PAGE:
Spinal cord injuries (SCI) in kids before the age of 15 years is a relatively rare occurrence in Canada (the exact frequency is unknown, but the National Spinal Cord Injury Statistical Center indicated less than 5%b annually in the US – Canada unknown) but when it happens, it can have terrible lifelong consequences for both the child that is hurt and his or her parents an loved ones.
Think of your spinal cord as a cable-like bundle of neural fibers which is located within your vertebral bones. Your spinal cord is a part of your body’s central nervous system which contains motor nerves and sensory nerves that lead to and from your brain through the spinal cord to the skin, muscles, and organs of your body. Your spinal cord can be compared to a roadway which carries signals and messages from your brain (i.e. communication central) throughout your body and into your extremities. Your motor nerves send messages from your brain to muscles throughout your body, allowing them to contract voluntarily or reflexively. Your sensory nervous system involves “collecting” information from your body’s internal and external conditions – such as pain or touch, or temperature. The difference between the two, mainly, is that your motor neurons carry signals away from your brain and spinal cord to help you move, while your sensory nerves carries information towards your central nervous system to help you feel.
When a spinal cord is injured, the communication between the brain and the rest of your body is interrupted. A traumatic injury spinal cord injury (SCI) can either results in a bruise (contusion), a stretch, a partial or incomplete tear, or a complete tear (transection) in the spinal cord. SCI is a common cause of permanent disability and death with infants. If there is no feeling or movement below the area of injury then the injury is considered a complete injury. A complete injury causes impairment or absence of voluntary motor activity below the level of injury (i.e. paralysis). With an incomplete injury some of the spinal cord signals can get through your various muscles.
When pediatric spinal cord injuries do in fact happen, they mostly happen with damage to the child’s neck area, although SCI’s under the age of ten are relatively uncommon. Anatomically, the relatively large size of a child’s head compared to their smaller torso increases the likelihood of cervical spine injuries, especially between the skull and cervical vertebrae.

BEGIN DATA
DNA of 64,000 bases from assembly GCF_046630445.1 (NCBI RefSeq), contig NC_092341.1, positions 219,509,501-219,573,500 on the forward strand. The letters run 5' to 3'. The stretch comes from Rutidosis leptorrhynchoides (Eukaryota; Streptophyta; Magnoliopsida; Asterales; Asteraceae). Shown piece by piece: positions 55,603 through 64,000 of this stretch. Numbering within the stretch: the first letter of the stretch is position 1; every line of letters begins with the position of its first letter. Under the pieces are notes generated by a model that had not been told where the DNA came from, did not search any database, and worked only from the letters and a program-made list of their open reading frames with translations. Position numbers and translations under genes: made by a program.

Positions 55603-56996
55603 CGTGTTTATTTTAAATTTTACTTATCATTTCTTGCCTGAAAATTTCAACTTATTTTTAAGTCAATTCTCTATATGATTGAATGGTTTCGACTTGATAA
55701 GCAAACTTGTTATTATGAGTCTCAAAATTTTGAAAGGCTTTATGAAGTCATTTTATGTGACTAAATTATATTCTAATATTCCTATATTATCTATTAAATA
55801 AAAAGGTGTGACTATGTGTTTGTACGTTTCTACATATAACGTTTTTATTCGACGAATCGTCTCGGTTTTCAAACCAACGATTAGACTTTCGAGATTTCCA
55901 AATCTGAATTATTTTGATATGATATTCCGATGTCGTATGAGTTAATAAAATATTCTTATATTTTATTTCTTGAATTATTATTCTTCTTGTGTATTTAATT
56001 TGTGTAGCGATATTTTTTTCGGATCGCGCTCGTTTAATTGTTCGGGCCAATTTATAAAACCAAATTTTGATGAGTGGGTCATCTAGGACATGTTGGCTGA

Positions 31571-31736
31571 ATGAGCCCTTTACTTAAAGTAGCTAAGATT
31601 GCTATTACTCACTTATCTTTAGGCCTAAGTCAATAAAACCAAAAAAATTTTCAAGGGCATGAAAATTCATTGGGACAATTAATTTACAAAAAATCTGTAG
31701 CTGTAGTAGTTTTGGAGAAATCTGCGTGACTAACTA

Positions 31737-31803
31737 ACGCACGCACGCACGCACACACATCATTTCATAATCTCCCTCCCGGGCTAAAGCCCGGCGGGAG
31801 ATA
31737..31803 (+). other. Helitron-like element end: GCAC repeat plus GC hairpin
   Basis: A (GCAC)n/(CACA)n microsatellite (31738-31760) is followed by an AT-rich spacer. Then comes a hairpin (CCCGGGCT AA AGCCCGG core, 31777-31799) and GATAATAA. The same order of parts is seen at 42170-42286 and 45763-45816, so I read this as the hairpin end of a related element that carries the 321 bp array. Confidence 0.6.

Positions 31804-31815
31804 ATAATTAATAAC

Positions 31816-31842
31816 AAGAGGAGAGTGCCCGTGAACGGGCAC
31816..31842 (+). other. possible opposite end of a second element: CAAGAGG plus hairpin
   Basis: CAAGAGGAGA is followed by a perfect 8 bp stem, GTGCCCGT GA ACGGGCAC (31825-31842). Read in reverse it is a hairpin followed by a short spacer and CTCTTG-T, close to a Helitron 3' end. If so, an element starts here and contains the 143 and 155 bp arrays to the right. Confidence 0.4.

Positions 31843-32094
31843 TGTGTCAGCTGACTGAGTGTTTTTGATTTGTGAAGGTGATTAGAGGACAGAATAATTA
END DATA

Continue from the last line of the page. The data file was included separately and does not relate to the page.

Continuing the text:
After the age of 10 kids undergo maturing changes in the spinal column. The head of a child becomes in better proportion to his or her body, and the shift in chance of injury occurrence begins to move downwards to the torso. Ligaments and muscles start to strengthen, bones start reaching a more mature size and the areas of cartilage and soft bone start to become replaced with normal calcified bone.
There are many causes of acute spinal cord injuries in infants – however the most common reason is because the area of the spine or neck is compressed or bent. Most spinal cord injury to infants is due to blunt trauma. Car vehicle accidents are surely a leading cause of spinal cord injury, followed by falls down stairs. Additionally, newborns can certainly additionally sustain birth injuries. As kids get older, sports-related spinal cord injury becomes more common. Some common type of infant spinal cord injuries include:
Pediatric spinal cord injuries are certainly less frequently encountered than spinal cord trauma in other age groups, mostly because parents, for the more part, keep their infants safe – i.e. children are often very closely supervised by loved ones and properly restrained when in a motor vehicle.
Also, the anatomical differences between adults and children vary significantly which contribute to frequently less injuries. A child under 10 normally has a spine that is quite mobile and elastic. A child also has underdeveloped neck muscles. The spinal cord is not completely calcified and the facet joints are not yet fully developed. Whereas spinal cord trauma and fracture might occur in adults due to trauma, the elasticity of the infant spinal cord allows for better protection in kids.
Depending on the age of the child and the severity of the injury, medical and costs of care not covered by OHIP of an infant spinal cord injury could easily be in the range of seven to nine million dollars ($7,000,000.00 – $9,000.000.00). Recurring annual costs of caring for patients with chronic spinal cord injury (SCI) beyond the acute phase could include items such as:
If your child or infant has suffered a pediatric spinal cord injury due to someone else’s negligence or due to a birth injury, contact our Hamilton Lawyers for a free no-obligation consultation. We have been helping injury victims and their families in the Hamilton area for over 15 years. We understand that spinal cord injuries are life changing injuries. We understand that for child or parent, there will be emotional negative reactions that will more likely than not require attention to the long term psychological adjustment.
It is essential that proper care and treatment of the individual is funded for families to help rebuild their lives after a serious infant injury. Rehabilitation will be life long, both psychologically and physically. Lalande Personal Injury Lawyers understand how spinal cord injuries can have serious repercussions for the victim and the victim’s family. We can help you fight for every penny that you deserve and make sure that your child is taken care of. Call us at 905-333-8888 or contact us online to discuss your case.